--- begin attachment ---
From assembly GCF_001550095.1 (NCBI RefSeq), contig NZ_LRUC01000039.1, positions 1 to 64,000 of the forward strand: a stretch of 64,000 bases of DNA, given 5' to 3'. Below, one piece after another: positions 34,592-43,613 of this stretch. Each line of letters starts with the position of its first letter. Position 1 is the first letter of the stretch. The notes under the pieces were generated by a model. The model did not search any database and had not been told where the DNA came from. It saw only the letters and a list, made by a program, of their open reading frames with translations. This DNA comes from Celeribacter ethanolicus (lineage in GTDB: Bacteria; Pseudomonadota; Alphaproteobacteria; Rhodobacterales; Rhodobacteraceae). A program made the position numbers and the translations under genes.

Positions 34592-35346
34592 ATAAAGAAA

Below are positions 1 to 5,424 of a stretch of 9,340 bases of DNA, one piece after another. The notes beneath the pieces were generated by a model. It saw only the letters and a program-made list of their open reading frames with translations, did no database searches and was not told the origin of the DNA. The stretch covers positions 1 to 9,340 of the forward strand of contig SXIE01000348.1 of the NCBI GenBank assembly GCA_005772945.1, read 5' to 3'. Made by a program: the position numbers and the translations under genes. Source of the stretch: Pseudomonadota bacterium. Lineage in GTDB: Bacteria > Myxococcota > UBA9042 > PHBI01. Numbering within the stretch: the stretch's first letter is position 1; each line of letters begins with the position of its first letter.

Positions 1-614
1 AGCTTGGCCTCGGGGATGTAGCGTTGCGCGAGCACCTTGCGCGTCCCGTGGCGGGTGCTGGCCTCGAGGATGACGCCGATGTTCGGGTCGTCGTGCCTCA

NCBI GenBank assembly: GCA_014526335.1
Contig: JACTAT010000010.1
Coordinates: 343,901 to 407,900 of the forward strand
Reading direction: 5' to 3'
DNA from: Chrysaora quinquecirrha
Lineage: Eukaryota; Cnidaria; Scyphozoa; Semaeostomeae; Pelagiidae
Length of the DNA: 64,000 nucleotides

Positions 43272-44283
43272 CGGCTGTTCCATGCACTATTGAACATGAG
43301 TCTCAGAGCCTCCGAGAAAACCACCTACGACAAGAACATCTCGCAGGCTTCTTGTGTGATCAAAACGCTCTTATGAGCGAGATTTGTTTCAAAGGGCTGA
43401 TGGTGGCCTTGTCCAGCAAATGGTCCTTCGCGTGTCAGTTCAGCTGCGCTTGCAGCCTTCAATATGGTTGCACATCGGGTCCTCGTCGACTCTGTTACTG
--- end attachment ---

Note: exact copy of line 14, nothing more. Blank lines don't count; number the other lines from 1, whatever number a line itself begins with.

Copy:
Positions 43272-44283